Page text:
Hitting the books

Friday, December 14, 2007
Jackson High School junior Alexis Bogenpohl took a break from studying Thursday in the school library. (Kit Doyle)

Christmas break waits just around the corner. About one more week of school and then students will be sleeping late instead of studying late -- but first you have to make it through that one week.

Area high schools are beefing up tutoring staff and providing students additional library hours for the extra effort exam time requires.

Central High School's library is open from 6 a.m. to 4:30 p.m., which are normal hours, but next week the school will run a bus at 4:30 every afternoon. The buses allow students without cars to take advantage of the library.

"We always try to be mindful that not all of our students have computers at home," said principal Mike Cowan. The library provides the support for technology-heavy coursework and end-of-the-semester paper writing.

"As much as anything else, the atmosphere is an atmosphere of studying," Cowan said. "It provides them a structured place to focus on coursework."

Jackson High School counselor Sarah Nussbaum expects the Success Center to be crowded next week. She has scheduled two teachers to work in the library after school to help students study.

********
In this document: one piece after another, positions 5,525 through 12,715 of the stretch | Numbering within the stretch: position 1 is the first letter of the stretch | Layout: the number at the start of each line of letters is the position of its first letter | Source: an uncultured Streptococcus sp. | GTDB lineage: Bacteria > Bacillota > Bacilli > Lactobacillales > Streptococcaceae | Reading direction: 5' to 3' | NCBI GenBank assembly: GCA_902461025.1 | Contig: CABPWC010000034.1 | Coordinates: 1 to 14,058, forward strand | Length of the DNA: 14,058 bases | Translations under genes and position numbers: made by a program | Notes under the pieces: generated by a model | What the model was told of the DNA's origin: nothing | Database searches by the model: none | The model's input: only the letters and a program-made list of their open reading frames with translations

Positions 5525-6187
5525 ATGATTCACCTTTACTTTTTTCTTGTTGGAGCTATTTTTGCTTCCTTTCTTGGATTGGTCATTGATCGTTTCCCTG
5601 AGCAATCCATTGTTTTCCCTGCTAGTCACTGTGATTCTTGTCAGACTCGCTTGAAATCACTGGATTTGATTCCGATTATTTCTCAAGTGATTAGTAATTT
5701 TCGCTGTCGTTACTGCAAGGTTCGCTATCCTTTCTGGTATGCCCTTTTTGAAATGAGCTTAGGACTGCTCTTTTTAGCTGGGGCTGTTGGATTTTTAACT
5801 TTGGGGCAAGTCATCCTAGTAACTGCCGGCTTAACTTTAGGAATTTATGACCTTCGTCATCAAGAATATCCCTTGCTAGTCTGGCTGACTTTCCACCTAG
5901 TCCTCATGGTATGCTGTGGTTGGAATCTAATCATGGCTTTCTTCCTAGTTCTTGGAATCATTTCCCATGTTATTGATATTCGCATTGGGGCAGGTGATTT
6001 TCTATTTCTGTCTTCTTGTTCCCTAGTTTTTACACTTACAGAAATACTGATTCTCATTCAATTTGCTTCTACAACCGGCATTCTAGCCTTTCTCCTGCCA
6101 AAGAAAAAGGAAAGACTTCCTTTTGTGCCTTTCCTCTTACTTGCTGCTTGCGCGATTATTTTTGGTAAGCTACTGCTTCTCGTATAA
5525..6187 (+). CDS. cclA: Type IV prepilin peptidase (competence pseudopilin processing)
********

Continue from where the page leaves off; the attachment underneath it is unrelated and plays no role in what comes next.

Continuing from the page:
The Success Center opened in October. It keeps the library open from 3 to 5 p.m. Monday through Thursday and offers peer tutoring or teacher help.

"I've gone whenever I needed help," Jackson senior Aaron Kothe said.

He was one of the first students to take advantage of the center, and said he would be studying there for exams.

"It's quieter," he said. "There's less distractions; there's people to help if you need it."

Notre Dame Regional High School students can go to different learning centers during lunch times for help. The NHS Peer tutoring programs are also encouraged by faculty.

"Students seek extra help from teachers every day of the year, so this is no exception," said Notre Dame principal Brother David Migliorino.


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Studying tips from the experts at Dartmouth

* Study in chunks: Twenty to 50 minute periods followed by a break (five to 10 minutes) is the most effective way to study.

* Use daylight hours: An hour of studying during the day is worth two at night. Do the work that requires the most concentration (typically reading) earliest in the day.

* Prioritize: Rank your top three classes and spend time on your most challenging class every day and early in the day.

* Study actively: Ask yourself questions, review your notes regularly, discuss key concepts with peers and course professor.

Helpful Web sites

* www.studyspanish.com

* www.mathforum.org

* www.brainmass.com

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